Reprise of the panel layout proposal

The first mentioning of this proposal got sidetracked
when just about everybody discussed some of the panels
in the layout not being removable and no one discussed
any other of its merits or demerits. So, to reiterate,
here it is, with some changes in phrasing:


This config is the part that is nonremovable except by
advanced users (presuming that GNOME 2.0 has user
levels). It has two panels: a modified menu panel, a
slightly modified aligned panel in the lower-right
hand corner containing solely a pager.

Menu Panel

**Detailed description of the menu panel**

The menu panel would have only two items: a menu
labeled the "Main Menu" at the left end, and a menu
labeled "Running Tasks" at the right end. 

The "Main Menu" would be pretty much the GNOME "start"
menu. It would have at least five entries: "Programs",
"Settings", and "Help", "Lock screen" and "Logout".
There should not be *much* more than five entries,
though, maybe just a distribution or vendor-specific
menu, if that. 

The "Running Tasks" menu would be a list of, well,
running tasks that would be no different then what one
gets now if one clicks on the icon at the right end of
the current menu. However, if there were no running
tasks, the menu would have an item, saying "No tasks
running right now".

This menu panel, as with the current one, would not be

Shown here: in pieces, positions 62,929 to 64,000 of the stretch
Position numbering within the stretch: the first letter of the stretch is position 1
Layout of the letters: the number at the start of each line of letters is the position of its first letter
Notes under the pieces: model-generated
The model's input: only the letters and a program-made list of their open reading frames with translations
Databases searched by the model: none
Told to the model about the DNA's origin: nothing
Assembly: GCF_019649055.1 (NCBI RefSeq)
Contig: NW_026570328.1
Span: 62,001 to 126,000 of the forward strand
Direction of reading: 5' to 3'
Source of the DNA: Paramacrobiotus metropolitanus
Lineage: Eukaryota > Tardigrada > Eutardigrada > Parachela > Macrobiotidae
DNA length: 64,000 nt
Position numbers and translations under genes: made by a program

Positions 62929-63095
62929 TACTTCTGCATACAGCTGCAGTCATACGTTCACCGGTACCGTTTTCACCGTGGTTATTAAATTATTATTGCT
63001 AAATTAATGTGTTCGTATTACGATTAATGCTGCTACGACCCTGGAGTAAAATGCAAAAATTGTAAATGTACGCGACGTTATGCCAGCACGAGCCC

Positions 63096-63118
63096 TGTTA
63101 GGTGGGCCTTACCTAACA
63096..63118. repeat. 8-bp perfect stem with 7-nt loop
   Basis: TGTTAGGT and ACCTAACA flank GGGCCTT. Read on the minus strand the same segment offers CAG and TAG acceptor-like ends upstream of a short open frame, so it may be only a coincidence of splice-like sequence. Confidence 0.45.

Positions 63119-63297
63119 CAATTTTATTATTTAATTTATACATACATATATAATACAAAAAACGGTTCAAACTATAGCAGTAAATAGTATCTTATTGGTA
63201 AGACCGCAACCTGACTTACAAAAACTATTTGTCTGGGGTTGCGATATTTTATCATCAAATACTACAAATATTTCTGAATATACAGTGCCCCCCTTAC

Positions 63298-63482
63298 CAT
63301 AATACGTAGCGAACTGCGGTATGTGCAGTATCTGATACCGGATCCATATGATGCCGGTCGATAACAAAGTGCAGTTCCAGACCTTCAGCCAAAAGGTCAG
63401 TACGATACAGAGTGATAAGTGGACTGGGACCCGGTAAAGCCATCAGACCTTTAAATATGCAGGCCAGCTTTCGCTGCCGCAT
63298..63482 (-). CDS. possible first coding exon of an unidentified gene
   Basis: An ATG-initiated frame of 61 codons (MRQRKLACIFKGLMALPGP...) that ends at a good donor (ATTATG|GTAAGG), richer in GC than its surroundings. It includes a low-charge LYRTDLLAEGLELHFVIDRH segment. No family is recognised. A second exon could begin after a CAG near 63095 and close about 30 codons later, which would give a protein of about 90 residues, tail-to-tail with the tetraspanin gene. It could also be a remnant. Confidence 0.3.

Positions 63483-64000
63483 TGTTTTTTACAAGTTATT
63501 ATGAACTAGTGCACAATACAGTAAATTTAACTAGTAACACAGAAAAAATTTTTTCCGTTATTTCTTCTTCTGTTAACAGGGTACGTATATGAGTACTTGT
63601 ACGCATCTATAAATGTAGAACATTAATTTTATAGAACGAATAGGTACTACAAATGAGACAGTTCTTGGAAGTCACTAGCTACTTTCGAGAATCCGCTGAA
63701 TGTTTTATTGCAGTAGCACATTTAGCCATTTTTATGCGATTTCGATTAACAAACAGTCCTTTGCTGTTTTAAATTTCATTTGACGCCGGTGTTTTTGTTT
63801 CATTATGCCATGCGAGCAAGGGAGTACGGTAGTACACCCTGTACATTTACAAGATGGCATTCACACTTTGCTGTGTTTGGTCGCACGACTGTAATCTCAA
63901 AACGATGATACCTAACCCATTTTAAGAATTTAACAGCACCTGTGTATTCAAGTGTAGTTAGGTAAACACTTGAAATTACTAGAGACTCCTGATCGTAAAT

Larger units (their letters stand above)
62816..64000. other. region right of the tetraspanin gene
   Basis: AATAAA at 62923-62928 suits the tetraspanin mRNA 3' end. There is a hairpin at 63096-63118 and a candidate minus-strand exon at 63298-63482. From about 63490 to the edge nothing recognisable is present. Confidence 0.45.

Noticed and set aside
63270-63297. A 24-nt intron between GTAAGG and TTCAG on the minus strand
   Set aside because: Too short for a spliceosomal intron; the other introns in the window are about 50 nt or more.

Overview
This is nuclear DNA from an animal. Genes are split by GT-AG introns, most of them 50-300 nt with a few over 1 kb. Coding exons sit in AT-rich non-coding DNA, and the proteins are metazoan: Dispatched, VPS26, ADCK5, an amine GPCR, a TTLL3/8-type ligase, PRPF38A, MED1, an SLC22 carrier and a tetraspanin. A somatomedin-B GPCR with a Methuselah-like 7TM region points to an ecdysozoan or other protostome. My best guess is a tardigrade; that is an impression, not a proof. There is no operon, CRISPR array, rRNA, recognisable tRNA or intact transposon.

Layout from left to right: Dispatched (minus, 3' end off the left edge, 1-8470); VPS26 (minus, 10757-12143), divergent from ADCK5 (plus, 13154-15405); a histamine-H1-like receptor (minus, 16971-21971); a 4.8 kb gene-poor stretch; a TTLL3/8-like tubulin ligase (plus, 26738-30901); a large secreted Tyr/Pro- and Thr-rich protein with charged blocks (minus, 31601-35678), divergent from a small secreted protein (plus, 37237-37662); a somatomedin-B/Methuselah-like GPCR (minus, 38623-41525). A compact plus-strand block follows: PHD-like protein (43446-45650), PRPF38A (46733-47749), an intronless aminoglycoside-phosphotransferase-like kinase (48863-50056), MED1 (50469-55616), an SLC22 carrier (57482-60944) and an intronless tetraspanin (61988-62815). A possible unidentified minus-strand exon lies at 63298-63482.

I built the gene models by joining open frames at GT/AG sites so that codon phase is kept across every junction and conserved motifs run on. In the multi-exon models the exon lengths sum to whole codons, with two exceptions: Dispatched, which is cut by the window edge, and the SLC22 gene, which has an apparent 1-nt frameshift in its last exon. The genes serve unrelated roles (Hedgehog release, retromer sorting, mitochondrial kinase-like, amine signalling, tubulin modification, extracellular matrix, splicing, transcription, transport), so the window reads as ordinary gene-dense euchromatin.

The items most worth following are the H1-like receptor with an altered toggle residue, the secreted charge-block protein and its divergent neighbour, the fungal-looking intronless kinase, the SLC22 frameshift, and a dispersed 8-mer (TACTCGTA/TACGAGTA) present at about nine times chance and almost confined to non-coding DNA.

movable; it would always be at the top of the screen.

**Justification for the setup of the menu panel**

The reason for labeling the menu listing the tasks
"Running Tasks" rather than leaving as it is now, a
menu labeled by a small icon representing the
running task, is that the term "Running Tasks" is
descriptive and looks like a menu label, while the
icon currently used doesn't look like a menu label at
all, and it is easy to overlook.

Further, having the "Running Tasks" menu have an entry
when there are no running tasks, rather than be
empty when there are no running tasks (as it is now),
is because 1) an empty menu is nearly invisible, so
that a user might click on an empty "Running Tasks"
menu and conclude that the menu does nothing or is
broken 2) an empty menu looks wrong or broken, so that
users who click on an empty "Running Tasks" menu and
*do* see the speck of an empty menu might conclude
that the menu is broken.

Also, "No tasks running right now" is a good choice
for the entry in the "Running Tasks" menu when there
are no running tasks because it not only shows that
there are, well, no running tasks, but that there
could be running tasks as the session goes on--which
is why the entry is "No tasks running right now" not
just "No tasks running". "Right now" also hints to the
user that the contents of the menu change with time.

I figure that a menu labeled "Main Menu" will probably
be more obvious than a menu from a button with a GNOME
logo, and that a user looking for where to change
settings or find help would probably go to "Main Menu"
just to see if what they are looking for might be
there. This is also why "Settings" and "Help" are in
this main menu, and also why the menu has only a
handful of entries, so that "Settings" and "Help"